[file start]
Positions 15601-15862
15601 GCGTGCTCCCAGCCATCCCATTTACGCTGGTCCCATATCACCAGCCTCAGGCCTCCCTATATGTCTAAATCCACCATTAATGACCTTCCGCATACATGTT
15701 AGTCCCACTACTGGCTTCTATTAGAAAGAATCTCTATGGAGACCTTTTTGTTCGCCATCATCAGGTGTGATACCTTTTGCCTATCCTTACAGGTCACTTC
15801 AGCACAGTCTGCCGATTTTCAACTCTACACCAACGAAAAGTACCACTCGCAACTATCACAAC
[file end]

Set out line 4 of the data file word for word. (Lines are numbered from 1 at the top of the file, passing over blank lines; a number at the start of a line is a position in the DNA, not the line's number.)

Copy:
15801 AGCACAGTCTGCCGATTTTCAACTCTACACCAACGAAAAGTACCACTCGCAACTATCACAAC